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Coins July 2020

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Since its inception, in 1955, Coins magazine has been a hobby leader in providing collectors with important and timely information key to making wise decisions on what to collect and how to collect. With monthly contributions from leading hobby experts, it's your one-stop hobby source. Get market trends, buying techniques, and historical perspectives on all aspects of coins (numismatics). Each issue delivers in-depth analysis, up-to-the-minute valuations, answers to all of your coin questions and more!

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United States
Active Interest Media
12 Issues

in this issue

3 min.
best ten-cent investment ever

In 1970 when I was 16, I watched an older gentleman try to put money into a vending machine. The machine wasn’t accepting his coins so I offered to help. When I removed the coins from the coin slot, they were five shining Mercury dimes. I reached into my pocket and pulled out two quarters and put them in the machine. He received his cup of soup and thanked me. I asked if he had any more dimes and he pulled more out of his pocket. I gave him two more quarters. He was concerned about me losing 10 more cents in the deal. I smiled and said it was ok. Eight years later I married his granddaughter! I still have the coins and the loving wife 50 years later. Wayne…

5 min.
the thrill of the hunt: collecting from circulation

Do you still look at your pocket change? Perhaps a better question would be: Do you still have any pocket change? I confess that I don’t, because I rarely spend cash anymore. I still carry cash but virtually all of my spending occurs with plastic money. I used to carry $2 bills to pay for my laundry each week, as the cleaner charged exactly $2 for ironing a shirt. Also, since my cleaning bills are so low, I tend to use my bank’s debit card. Our online checking account requires my wife and I to make at least 10 debit purchases each month in order to receive the maximum interest on the account (about 1 percent). Although I no longer have any change to examine from purchases, I do have a…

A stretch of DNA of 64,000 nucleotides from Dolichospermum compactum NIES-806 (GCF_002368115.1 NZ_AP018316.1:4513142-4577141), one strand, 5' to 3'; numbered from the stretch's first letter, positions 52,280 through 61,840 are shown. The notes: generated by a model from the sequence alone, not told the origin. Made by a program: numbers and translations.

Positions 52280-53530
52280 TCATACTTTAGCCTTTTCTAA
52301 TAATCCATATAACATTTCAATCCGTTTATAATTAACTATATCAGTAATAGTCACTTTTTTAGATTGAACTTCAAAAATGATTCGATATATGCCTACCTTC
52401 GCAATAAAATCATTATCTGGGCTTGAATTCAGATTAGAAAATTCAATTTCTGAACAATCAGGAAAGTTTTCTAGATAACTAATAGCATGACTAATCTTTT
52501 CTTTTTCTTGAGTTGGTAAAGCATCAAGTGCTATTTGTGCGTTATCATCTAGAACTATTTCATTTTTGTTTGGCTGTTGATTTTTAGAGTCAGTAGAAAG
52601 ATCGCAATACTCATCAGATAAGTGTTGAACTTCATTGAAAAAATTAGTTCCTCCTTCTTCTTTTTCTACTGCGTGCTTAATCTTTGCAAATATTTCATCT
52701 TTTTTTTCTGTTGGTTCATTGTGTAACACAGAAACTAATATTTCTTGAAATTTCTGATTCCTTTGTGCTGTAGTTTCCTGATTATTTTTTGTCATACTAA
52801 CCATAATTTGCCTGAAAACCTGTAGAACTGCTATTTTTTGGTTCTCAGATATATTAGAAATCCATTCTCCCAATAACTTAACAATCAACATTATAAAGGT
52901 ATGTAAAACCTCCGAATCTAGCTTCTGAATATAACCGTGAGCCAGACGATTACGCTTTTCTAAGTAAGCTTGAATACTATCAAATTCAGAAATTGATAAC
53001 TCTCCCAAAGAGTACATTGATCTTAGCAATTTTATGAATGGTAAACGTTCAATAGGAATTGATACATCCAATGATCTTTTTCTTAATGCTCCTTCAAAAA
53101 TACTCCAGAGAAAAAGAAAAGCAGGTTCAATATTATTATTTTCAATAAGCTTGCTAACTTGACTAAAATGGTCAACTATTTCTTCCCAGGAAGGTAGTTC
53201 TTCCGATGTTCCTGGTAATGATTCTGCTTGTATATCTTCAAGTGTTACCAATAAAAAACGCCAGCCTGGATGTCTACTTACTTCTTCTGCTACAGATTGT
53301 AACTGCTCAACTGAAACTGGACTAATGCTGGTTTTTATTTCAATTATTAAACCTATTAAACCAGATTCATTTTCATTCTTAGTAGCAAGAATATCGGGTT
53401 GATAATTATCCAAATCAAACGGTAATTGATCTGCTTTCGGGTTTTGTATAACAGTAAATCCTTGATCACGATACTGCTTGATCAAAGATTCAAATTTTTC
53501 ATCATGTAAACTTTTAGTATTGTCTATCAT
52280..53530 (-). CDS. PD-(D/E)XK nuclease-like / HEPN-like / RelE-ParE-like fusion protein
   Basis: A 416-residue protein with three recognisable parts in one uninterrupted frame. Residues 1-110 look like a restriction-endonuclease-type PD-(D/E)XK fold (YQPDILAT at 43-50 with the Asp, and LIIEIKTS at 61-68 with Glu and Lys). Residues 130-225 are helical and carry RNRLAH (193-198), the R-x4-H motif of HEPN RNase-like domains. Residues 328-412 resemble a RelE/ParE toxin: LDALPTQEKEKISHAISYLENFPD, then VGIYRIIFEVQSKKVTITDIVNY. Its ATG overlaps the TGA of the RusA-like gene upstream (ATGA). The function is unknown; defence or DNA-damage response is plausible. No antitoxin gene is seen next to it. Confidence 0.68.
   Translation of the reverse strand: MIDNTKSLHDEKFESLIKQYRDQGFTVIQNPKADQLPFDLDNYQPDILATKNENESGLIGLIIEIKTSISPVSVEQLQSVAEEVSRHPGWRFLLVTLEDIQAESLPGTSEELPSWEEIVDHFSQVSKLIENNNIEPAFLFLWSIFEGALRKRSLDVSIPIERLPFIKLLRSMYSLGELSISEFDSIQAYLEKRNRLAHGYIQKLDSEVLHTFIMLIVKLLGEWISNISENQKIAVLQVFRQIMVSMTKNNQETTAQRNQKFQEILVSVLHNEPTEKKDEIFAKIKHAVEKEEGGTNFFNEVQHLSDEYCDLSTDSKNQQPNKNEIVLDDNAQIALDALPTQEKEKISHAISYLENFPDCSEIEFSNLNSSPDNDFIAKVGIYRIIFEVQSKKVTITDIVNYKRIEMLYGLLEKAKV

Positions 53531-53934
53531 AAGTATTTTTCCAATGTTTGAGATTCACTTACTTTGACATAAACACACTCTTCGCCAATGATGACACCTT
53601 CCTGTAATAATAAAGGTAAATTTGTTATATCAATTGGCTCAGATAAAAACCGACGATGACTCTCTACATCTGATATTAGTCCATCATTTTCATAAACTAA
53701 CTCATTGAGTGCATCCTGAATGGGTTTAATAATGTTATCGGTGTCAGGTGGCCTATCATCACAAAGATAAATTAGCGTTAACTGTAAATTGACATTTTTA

4 min.
a master chief engraver

ELIZABETH JONES MAY NOT be a name known in every household in the country, but her name is a very well-known and highly respected one among collectors and those who appreciate medallic art. Jones was the 11th Chief Engraver for the United States Mint, from 1981 to 1990, and in that time produced some gorgeous works that collectors still value today. She did not have the chance to produce a circulating coin for the United States, simply because Congress and the Department of the Treasury did not dictate any changes during her tenure, but her legacy of commemorative coins and medals is one that even the most accomplished artists would be proud of – and that just about any collector might like to own. Jones was a well-established artist when she…

2 min.
‘w’ quarters with privy mark announced

The period from May 8 to Sept. 2, 2020, marks the 75th anniversary of the conclusion of World War II. In recognition of this significant anniversary, the U.S. Mint will manufacture “W” mintmark quarters that feature a special privy mark signifying the allied victory in World War II. While circulating coins are typically made only in Philadelphia or Denver, these special circulating coins that bear the “W” mintmark are manufactured at the Mint facility at West Point. The Mint released the first two 2020 “W” America the Beautiful (ATB) quarters, honoring the National Park of American Samoa (American Samoa) and the Weir Farm National Historic Site (Connecticut), on April 6. The coins will likely begin to appear in circulation within four to six weeks after the release date, according to the Mint.…

11 min.
collecting sets within a set

WHAT’S THE MOST popularly collected U.S. coin today? I’m tempted to say the Lincoln cent, because that’s the coin I started with “back in the day.” After all, it was inexpensive to collect from circulation, challenging to find the early ones (pre-1930), and cents to look through were literally available by the ton. However, a sociology professor once told me something in class that has stuck with me to this day, more than 57 years later: “Don’t generalize from personal experience.” And so, even though I may be partial to Lincoln cents, that doesn’t mean that most other collectors are as well. In fact, the most popularly collected U.S. coin is probably the Morgan dollar. You don’t have to take my word for it. Here’s what Adam Crum, in his Foreword to…

12 min.
the half dollar

THE WORKHORSE OF THE MARKETPLACE nowadays is the quarter dollar but this was not always true. Some of our readers will remember the 1950s and early 1960s when the use of half dollars was very common and they were seen nearly as often as the quarter. The older generation at that time sometimes called them “four bits,” the quarter being “two bits” after the Spanish coins that circulated in the United States during the 19th century. The year 1964 was a watershed in the history of the half dollar. That date effectively marked the beginning of the end of the half dollar as a useful coin in our monetary system. At the same time, however, the fiasco helped create interest among non-collectors into becoming numismatists. The United States monetary system, as enshrined…